Daphne thought this was the best suggestion anyone had come up with since she had arrived.

It was early morning by the time Daphne made it to her small and a little run-down apartment on the outskirts of London. Teddy, as expected, was there to meet her, meowing with inquiry. Hungry no doubt. If he was any good at being a cat, he might’ve caught a mouse or a rat and feed himself, but he was quite the chunky boy. Teddy was originally Simona’s idea. She had wanted Daphne to have more company when she was travelling for work and after Teddy was taken in, secretly disclosed that she had always wanted a cat . Daphne could hardly ever say no with Simona. Anyway, time to feed the cat and get to bed. Before she could get to her front-door. Her incessantly irritating high-pitched neighbour Randy suddenly appeared over the fence.

“Good-morning Daphne. Busy night?”, with no intention of finding any answer to his question he continued. “I can see you haven’t yet had the time to trim that tree yet. This is the third time I have asked Daphne, and I would oh so hate to get the council involved. The fact is, it is just such a nuisance to sweep up all of the leaves every single day. And you know Maureen and I aren’t the type of people to complain.”

Daphne was having trouble consciously breathing because the fact of the matter was that Maureen and Randy were exactly the kind of people who would complain. Teddy’s meow snapped her out of the daydream she was having of doing quite unspeakable violent things to high-pitched Randy involving his eyeballs.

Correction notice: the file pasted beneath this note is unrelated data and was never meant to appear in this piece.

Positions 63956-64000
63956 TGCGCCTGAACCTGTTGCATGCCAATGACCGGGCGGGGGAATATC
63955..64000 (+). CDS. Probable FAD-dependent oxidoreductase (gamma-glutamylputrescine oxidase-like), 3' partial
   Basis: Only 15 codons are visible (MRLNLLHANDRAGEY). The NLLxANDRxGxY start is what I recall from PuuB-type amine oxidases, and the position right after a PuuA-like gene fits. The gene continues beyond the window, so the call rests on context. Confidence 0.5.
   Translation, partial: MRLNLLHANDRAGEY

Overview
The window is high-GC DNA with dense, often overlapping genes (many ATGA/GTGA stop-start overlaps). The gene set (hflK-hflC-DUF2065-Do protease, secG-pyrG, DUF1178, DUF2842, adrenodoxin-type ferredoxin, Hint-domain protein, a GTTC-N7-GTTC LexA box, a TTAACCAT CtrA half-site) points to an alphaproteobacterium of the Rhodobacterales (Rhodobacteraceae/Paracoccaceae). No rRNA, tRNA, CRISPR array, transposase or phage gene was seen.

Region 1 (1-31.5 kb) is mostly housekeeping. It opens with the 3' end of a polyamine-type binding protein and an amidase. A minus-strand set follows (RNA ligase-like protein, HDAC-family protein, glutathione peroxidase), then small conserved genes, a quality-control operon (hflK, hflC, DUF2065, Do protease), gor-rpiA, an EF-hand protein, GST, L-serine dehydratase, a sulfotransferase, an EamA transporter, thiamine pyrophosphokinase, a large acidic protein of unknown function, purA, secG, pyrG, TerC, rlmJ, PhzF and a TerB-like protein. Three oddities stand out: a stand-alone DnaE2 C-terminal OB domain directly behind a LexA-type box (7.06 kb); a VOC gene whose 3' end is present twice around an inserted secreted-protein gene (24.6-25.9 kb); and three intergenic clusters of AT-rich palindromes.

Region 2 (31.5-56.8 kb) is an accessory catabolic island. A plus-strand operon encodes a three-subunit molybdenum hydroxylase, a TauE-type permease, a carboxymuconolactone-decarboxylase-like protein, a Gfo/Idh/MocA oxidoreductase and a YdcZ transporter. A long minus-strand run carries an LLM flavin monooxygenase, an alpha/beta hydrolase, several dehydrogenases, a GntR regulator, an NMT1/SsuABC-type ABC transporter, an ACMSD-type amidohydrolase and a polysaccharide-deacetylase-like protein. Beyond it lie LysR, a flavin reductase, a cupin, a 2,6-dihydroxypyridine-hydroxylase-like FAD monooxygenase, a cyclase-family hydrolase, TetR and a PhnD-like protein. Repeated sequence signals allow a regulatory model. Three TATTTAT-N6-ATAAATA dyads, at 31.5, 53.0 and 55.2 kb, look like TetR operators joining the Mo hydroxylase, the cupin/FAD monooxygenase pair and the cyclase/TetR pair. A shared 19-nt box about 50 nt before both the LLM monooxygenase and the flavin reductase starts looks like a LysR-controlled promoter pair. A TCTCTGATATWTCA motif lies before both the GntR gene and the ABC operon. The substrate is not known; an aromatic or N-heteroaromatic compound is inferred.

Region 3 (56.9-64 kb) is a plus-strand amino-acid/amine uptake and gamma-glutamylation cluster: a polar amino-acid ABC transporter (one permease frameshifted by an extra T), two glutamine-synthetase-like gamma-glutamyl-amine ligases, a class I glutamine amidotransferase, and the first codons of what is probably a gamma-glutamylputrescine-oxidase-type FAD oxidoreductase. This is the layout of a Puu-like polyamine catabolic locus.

“Of-course Randy. Sorry to be an inconvenience, I will get to it now. You know busy week.” replied Daphne cheerily. She did not know how she did it sometimes. Her therapist would be proud, although slapping him across the face would’ve given her a lot more satisfaction.

It would be good for Daphne to spend a little time in the sun. Every time she went home her mother was always commenting on how pale and sickly she looked and how she should spend more time outdoors. Well here you go mum, I’ll prune the tree and get a tan, thought Daphne.

Daphne preceded to go inside and feed Teddy a quick breakfast and got changed into her gardening overalls and headed out.

Daphne’s mum had suggested that she put some more fertiliser and aerate the soil around the tree. Daphne was not the green-thumb, Simona had always been, and it was her who had actually planted this rich red Japanese maple. Daphne grabbed the pitchfork and started ‘tossing’ the soil or whatever her mother had showed her last time she was home. She didn’t know why she put up with it, but the poor old hag didn’t have that much time left and Daphne was her only daughter.

As Daphne was tossing the soil the pitchfork seemed to hit or puncture something. That seemed odd, thought Daphne. She used the fork to give it a bit of a dig and sure enough there seemed to be a small plastic box underneath the surface. Perhaps it was a part of that watering system Simona had implemented. It had broken years ago, and she’d never bothered to fix it. She supposed it was probably time to take it out.

The box was small, A5ish in size and made of clear plastic that had been stained with soil. It looked like it had been in there a while. Daphne was puzzled, was this too big for a watering system? She wouldn’t know. It did look like the box could be opened which is what Daphne preceded to do. She yanked the lid off the box and inside was a small black, leather bound journal. That was weird. It was entirely blank apart from a small polaroid stuck in the back, Daphne squinted to see a picture of a cat that looked a lot like Teddy and a gorgeous black-haired Latino woman with…

Daphne’s heart stopped. She looked back down at the box her whole body frozen. Underneath the journal there appeared to be multiple wads of cash in different currencies, EUROs, USDs, Pounds and some others she didn’t recognise. If she was to guess there was at least 20k in here. What was this and why was it in her garden?

If she wasn’t so deeply shocked she would’ve seen this odd discovery for what it really was, a safety net…


About the author

Liz Russ

Writing for fun.